LOTRO Legendarium: Why Mordor fails and Northern Mirkwood succeeds
And then… and then we knew we were finally headed into Mordor. That in itself was a monumental moment for many players, and I lost track of how many friends I saw taking screenshots of themselves “walking into Mordor.”
Unfortunately, this ultimate moment of storytelling in a story-heavy, IP-grounded game ended up being a disappointment. Mild for some, crushing for others. From my perspective, I say without malice that Mordor, as an expansion and a region, failed. Today we’re going to touch on the multiple reasons why this is, as well as how Standing Stone Games is getting its groove back with Northern Mirkwood.
Where evil does not sleep
From start to finish, Mordor just didn’t work. It didn’t work from as a product, it didn’t work as a worthy expansion to the game, and it didn’t work as storytelling. From my personal observations and reading those of many others, I don’t think that there’s a single point of failure but rather a slew of missteps.
I have a particular point I want to focus on, so I’m going to list the others really quickly here. Mordor didn’t quite work due to:
- A lackluster promotional campaign
- An absolutely hideous trailer
- Overaggressive business model practices including ludicrously priced editions and a proliferation of lockboxes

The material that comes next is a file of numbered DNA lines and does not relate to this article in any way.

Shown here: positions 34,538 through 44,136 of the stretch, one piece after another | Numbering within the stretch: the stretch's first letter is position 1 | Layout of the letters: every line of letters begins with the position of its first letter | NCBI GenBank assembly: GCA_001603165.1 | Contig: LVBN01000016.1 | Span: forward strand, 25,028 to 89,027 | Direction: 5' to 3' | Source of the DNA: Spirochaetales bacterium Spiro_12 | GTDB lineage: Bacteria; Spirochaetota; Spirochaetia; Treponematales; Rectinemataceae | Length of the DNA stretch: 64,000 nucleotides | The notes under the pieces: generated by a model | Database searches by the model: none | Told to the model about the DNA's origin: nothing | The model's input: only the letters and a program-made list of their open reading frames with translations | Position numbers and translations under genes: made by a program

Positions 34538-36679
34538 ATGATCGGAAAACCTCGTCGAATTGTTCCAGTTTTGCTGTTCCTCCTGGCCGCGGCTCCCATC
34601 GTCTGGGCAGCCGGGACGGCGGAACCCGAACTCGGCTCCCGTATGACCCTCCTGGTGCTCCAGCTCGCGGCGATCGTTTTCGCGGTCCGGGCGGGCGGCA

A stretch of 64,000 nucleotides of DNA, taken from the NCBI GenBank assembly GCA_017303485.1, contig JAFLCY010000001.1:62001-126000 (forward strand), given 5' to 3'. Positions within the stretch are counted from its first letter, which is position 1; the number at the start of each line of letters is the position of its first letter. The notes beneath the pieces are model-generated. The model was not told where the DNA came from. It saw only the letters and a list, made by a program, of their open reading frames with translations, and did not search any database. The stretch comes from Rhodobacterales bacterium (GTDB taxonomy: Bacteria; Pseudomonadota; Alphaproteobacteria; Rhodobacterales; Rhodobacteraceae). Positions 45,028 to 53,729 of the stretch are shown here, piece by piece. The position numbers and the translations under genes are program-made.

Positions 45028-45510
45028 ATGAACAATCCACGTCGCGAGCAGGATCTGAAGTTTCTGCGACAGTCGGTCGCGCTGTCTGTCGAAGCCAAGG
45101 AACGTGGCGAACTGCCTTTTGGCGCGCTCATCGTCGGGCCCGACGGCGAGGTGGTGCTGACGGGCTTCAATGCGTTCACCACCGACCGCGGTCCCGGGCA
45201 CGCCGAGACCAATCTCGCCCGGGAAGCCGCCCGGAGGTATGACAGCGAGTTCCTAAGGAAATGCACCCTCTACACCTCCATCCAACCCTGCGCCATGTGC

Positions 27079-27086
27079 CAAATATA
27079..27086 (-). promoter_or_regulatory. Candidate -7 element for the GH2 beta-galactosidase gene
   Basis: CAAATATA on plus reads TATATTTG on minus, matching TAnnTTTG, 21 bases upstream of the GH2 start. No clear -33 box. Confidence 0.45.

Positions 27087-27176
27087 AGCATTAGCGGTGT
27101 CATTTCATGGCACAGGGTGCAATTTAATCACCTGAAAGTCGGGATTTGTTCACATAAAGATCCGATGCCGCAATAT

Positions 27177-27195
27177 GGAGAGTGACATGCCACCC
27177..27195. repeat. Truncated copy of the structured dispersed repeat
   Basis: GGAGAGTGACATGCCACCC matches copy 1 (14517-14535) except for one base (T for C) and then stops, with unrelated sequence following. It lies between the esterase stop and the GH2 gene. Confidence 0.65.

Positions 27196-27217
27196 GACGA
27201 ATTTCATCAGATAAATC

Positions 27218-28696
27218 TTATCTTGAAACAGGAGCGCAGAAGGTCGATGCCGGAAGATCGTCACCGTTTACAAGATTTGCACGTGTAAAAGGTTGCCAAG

- Very, very few stable masters and milestones, which necessitated a lot of foot travel
- Far too much backtracking
- Terrain that was difficult to navigate
- Mob density and difficulty
- Too many indoor zones that were slog-fests to complete
- A storyline with too many villains (see the third installment of any superhero movie series)
I’m still on the fence about bringing us into Mordor after the destruction of the One Ring. I mean, I really do understand why it had to happen from a design and story standpoint. It’s kind of neat to find out what happened next and to see the aftermath of Sauron’s downfall. But it also felt — and correct me if I’m alone on this — that the actual destruction was so quick that it was downright anti-climactic. Especially when you consider that we’ve been spending years building up to this very moment in all of the struggles and journeys we’ve undertaken.
While all of these are legitimate factors, the one I want to focus on today and contrast with LOTRO’s newest update is the environment and setting.
Volcanos, spiders, and green pools of death
I feel like I have to be careful here, because every time I’ve tried to express my disappointment with Mordor’s landscape, the common response is, “Dude, it’s Mordor! What did you expect, rainbows and sunshine? It’s supposed to be dour and malevolent!”
I acknowledge and understand that. I know that it’s important for MMOs to have more sinister areas that telegraph evil’s presence and to put players on their guard. And Mordor is arguably the most iconic evil country in all of fantasy literature.
But that doesn’t make it a fun, enjoyable, or compelling place to visit. The problem here is not that Mordor is covered with lava, ash, spiderwebs, and green pools of death, it’s that the developers plunked us down in this region for a long, long time. You cannot blitz through Mordor. It’s a long campaign that covers five expansive zones, and most all of that time you’re dwelling in an environment that might as well be the poster child for the apocalypse.